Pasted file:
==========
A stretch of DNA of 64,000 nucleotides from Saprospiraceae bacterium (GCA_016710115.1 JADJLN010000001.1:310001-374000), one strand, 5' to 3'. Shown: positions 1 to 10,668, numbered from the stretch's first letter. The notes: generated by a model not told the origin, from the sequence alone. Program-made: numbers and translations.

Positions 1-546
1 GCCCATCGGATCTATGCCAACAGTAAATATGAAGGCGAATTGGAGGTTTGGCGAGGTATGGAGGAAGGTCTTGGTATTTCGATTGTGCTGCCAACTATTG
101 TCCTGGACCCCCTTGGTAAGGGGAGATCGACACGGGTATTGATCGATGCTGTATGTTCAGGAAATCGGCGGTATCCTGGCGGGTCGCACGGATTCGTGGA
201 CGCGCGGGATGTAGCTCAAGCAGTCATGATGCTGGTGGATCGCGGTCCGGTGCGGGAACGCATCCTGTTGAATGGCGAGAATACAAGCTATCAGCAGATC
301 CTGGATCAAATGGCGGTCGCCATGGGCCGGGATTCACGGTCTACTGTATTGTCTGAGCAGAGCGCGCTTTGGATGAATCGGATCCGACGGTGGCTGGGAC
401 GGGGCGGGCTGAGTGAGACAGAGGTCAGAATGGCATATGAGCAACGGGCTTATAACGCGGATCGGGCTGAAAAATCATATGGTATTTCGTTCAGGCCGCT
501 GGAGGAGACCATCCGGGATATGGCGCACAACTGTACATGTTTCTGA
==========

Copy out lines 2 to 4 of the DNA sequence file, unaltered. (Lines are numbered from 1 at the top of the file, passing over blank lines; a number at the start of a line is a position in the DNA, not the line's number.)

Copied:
Positions 1-546
1 GCCCATCGGATCTATGCCAACAGTAAATATGAAGGCGAATTGGAGGTTTGGCGAGGTATGGAGGAAGGTCTTGGTATTTCGATTGTGCTGCCAACTATTG
101 TCCTGGACCCCCTTGGTAAGGGGAGATCGACACGGGTATTGATCGATGCTGTATGTTCAGGAAATCGGCGGTATCCTGGCGGGTCGCACGGATTCGTGGA